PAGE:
Tuesday, August 24, 2010

William Parker Organ Quartet - Uncle Joe's Spirit House (Centering/AUM Fidelity, 2010)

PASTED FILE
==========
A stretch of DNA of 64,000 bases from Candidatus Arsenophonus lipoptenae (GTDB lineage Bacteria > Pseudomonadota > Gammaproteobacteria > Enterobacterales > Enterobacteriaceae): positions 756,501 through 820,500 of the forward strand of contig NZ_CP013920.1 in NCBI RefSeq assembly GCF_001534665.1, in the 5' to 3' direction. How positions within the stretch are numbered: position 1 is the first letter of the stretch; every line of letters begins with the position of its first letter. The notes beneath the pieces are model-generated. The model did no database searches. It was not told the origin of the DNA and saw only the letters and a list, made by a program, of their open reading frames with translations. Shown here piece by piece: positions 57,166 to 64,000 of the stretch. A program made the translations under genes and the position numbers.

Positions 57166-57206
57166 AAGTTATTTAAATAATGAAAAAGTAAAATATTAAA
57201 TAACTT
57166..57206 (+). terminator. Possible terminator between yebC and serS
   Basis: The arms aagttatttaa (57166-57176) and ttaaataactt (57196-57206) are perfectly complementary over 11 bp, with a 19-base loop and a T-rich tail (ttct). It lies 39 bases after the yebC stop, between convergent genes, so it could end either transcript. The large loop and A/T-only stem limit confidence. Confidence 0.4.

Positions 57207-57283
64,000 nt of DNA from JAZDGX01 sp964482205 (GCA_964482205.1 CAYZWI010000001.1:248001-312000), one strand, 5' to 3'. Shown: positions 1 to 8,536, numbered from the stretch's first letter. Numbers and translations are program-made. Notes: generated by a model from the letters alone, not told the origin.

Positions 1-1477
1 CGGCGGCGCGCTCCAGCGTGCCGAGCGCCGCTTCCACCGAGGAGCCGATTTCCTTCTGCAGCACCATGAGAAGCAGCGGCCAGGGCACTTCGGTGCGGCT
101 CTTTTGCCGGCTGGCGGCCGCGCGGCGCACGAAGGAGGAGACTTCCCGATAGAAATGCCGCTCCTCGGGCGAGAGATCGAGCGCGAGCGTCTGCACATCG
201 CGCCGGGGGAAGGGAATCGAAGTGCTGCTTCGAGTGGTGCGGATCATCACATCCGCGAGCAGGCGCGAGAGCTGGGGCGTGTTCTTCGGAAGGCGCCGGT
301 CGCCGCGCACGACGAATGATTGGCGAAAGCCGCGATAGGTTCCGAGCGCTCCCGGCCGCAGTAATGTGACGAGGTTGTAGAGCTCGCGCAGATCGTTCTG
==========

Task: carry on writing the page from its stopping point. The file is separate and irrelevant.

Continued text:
Bassist William Parker has led many remarkable ensembles throughout his career, but this is a new one, a deceptively mellow sounding organ based group featuring Darryl Foster on tenor saxophone, Cooper-Moore on organ and Gerald Cleaver on drums. The music is deep and thick and is reminiscent of the progressive organ jazz made by Larry Young for Blue Note in the mid to late 1960's. Dedicated to Parker's aunt and uncle, the album opens with the title song "Uncle Joe's Spirit House" featuring swirling organ and saxophone probing over a broad bass and drum groove. Foster keeps his playing subtle and discreet, even as he swings the music to a faster pace for the conclusion. "Jacques' Groove" would sound great as a 45 RPM single if there were such a thing anymore, as the fast and groove heavy performance zips by in under three minutes. Subtle medium tempo organ and saxophone lead "Ennio's Tag" into a haunting organ theme. The groove gets a little choppier and Foster takes command, improvising over the swirling backdrop. "Document for LJ" is an excellent lengthy performance beginning with wheezy organ and saxophone over an understated drum rhythm. Cooper-Moore lays down swaths of organ, that Parker backs beautifully with think loping bass. Cleaver and Parker both get solo spots on this song before the full band returns top the sly and patient melody. A gospel felling pervades "Let's Go Down to the River" digging deep into a soulful groove with a patient full band improvisation. The spiritual nature of the music continues on "Buddha's Joy" where Cooper-Moore's organ becomes particularly hypnotic and fascinating, developing a droning feel reminiscent of the distinctive electric organ work of Alice Coltrane. "The Struggle" is a showcase for Foster, letting loose with some very urgent saxophone playing, punctuated with high pitched squeals. "Oasis" brings the album to a gentle conclusion, with the music music moving into a slowly developing deeply melodic healing balm. This was clearly a very personally resonant project for William Parker and it works quite well, developing into one his most accessible albums. It was very interesting to hear Parker and Cooper-Moore, normally associated with the avant-garde, playing groove based soul-jazz. But it works very well, the musicians are all committed to the music and there are no egos at play here. The music flows like a deep and powerful river, filled with eddys and currents of melody and rhythm. Uncle Joe's Spirit House - Centering/AUM Fidelity, 2010

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